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Court stops firm from importing HIV test kit into Nigeria

By Joseph Onyekwere
29 August 2023   |   8:03 pm
Justice Akintayo Aluko of the Federal High Court, Lagos has restrained Abbott Group of Companies, a multinational pharmaceutical group headquartered in Ireland, from importing a Determine HIV Test kit into Nigeria.

Judge’s gavel PHOTO: Getty Images / Photodisc

Justice Akintayo Aluko of the Federal High Court, Lagos has restrained Abbott Group of Companies, a multinational pharmaceutical group headquartered in Ireland, from importing a Determine HIV Test Kit into Nigeria.

The judge ruled that the order subsists pending the determination of the application on notice filed by a Nigerian firm, Acouns Nigeria Limited.

Acouns filed the suit through its counsel, Mofesomo Tayo-Oyetibo of Messrs Tayo Oyetibo LP in suit marked FHC/L/CS/1528/2023.

The company alleged that it executed a distribution agreement with Abbott Group under which it has an exclusive right to import, distribute, advertise, and promote a particular product manufactured by Abbott and/or its affiliates.

The product is known as Determine HIV 1/2 Test Kit.

The Agreement also included the right of Acouns to obtain the relevant statutory licence and permit to bring the product into Nigeria.

In furtherance of this right, Abbott executed a power of Attorney in favour of Acouns pursuant to which Acouns obtained a NAFDAC registration certificate for Determine HIV 1/2 Test kit to be imported into Nigeria, which granted it exclusive right to import the product using the Certificate of Registration in its name.

The distribution agreement was renewed in 2020 and it allegedly entitled Acouns to compensation if Abbott should terminate the agreement before Acouns can transfer its NAFDAC registration to Abbott.

However, sometime in 2023, Abbott issued a letter unilaterally terminating the agreement and also refused Acouns’ demand for payment of compensation in line with the terms of the distribution agreement between the parties.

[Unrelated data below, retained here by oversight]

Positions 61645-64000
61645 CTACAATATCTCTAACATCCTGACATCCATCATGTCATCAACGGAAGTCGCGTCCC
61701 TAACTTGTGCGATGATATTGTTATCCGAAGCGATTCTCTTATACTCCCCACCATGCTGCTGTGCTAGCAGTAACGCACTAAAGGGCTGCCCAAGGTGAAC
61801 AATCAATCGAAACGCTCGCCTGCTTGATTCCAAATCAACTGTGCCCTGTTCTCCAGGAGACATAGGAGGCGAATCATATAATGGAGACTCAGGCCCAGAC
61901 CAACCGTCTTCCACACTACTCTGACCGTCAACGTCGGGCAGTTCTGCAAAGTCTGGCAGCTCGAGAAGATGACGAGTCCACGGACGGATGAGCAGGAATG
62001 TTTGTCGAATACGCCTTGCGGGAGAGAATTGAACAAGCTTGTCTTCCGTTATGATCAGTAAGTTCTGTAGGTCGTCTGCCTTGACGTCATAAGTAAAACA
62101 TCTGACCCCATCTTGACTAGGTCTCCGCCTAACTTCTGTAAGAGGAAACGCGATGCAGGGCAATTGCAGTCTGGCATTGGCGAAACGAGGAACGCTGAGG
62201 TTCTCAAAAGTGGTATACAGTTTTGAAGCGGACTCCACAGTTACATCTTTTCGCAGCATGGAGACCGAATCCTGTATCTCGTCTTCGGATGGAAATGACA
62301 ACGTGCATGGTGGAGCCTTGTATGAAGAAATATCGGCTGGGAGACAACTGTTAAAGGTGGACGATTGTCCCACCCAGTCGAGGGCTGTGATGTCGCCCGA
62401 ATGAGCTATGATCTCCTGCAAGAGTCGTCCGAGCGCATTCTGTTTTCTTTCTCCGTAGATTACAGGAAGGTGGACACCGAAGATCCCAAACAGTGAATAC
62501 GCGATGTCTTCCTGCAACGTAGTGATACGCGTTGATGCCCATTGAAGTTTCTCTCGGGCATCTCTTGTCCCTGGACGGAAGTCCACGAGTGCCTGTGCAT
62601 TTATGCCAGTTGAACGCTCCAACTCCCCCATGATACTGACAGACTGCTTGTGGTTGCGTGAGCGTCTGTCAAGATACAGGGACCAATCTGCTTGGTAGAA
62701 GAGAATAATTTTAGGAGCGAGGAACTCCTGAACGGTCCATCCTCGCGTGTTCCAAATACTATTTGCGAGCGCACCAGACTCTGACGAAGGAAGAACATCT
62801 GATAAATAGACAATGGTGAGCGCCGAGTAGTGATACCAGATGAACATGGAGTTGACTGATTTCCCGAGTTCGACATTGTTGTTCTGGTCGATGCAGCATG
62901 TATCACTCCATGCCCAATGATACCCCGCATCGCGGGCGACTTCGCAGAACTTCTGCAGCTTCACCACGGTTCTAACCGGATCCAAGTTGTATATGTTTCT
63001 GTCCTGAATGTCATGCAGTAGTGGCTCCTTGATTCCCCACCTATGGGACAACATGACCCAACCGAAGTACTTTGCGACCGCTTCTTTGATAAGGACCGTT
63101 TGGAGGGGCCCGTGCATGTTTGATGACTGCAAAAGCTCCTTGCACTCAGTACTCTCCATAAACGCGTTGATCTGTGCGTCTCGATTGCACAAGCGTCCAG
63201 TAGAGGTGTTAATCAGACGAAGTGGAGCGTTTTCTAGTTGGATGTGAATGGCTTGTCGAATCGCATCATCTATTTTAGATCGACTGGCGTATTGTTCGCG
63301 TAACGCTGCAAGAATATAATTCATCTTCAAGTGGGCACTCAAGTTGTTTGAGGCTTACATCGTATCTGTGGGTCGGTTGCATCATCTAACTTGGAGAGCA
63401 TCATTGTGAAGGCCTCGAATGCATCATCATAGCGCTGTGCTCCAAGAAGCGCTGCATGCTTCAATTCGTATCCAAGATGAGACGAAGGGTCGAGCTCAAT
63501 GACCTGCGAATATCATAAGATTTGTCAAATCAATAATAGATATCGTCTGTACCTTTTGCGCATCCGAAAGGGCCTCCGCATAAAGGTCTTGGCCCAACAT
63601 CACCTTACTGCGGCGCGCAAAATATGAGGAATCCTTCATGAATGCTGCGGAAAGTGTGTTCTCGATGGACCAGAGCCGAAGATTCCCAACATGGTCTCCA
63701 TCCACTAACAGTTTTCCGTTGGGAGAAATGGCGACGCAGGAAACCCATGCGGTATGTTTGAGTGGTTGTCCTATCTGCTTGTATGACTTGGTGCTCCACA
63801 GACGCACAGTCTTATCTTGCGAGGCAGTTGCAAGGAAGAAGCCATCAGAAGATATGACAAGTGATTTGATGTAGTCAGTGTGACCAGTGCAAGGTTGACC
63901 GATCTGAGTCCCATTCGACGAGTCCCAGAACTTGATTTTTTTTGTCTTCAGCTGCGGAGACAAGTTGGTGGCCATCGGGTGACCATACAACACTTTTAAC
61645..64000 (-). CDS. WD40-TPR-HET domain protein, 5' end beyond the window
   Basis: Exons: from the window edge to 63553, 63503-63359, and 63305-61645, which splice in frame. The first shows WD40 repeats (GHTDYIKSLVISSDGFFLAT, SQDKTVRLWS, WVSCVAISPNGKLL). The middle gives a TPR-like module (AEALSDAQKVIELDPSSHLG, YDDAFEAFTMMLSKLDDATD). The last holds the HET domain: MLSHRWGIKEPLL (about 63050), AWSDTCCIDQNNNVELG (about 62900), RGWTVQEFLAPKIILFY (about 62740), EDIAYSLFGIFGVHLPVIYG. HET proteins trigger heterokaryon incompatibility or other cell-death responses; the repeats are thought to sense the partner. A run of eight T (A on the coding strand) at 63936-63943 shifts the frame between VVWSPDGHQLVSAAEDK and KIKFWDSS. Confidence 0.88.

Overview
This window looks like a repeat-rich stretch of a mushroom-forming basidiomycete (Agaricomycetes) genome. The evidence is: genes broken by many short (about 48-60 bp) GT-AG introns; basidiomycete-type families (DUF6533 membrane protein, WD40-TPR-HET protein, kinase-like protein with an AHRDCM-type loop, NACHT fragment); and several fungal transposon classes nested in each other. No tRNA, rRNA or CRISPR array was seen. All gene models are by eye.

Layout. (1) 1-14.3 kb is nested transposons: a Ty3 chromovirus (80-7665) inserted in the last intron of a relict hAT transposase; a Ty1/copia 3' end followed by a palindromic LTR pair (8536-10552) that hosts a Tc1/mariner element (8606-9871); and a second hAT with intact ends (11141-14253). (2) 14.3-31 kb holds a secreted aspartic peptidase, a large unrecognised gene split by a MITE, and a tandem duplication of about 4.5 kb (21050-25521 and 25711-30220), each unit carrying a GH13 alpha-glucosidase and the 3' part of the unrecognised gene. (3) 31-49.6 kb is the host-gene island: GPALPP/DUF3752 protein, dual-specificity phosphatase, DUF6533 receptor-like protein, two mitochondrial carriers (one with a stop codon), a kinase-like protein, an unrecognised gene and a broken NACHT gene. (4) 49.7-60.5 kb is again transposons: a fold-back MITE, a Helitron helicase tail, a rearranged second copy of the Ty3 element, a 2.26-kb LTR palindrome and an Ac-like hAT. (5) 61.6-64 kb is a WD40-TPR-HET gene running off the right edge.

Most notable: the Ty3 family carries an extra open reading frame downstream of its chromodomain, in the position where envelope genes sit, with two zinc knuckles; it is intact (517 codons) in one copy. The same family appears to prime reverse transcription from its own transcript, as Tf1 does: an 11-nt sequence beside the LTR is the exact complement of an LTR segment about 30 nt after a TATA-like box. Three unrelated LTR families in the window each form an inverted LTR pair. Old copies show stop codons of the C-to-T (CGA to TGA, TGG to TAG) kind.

Acouns claimed in its statement of claim that it used its best endeavours to popularise the product in Nigeria and that Abbott was liable to it in a total sum of $186 million, adding that Abbott has failed to pay the money despite demands for it.

Acouns approached the court seeking an order banning Abbott from using Acouns’ NAFDAC Registration to import the product.

Tayo-Oyetibo told the court yesterday that if Abbott was not restrained, it would continue to import the Determine HIV 1/2 Test kit without Acouns’ consent.

He argued that it was a criminal offence to import a pharmaceutical product into Nigeria without NAFDAC registration and that the court had inherent jurisdiction to prevent a crime from being committed.

He, therefore, prayed the court to grant the injunction pending the determination of the application on notice.

Justice Aluko agreed with Tayo-Oyetibo’s submissions and ordered that Abbott and its affiliates must not import the Determine HIV 1/2 Test kit pending the determination of the application on notice.

The judge further ordered Abbott and its affiliates to appear before the Court to answer to the suit filed against them.

He adjourned till October 30, 2023 for the hearing of another application filed by Acouns against NAFDAC, Customs and Abbott and its affiliates in the matter.

 

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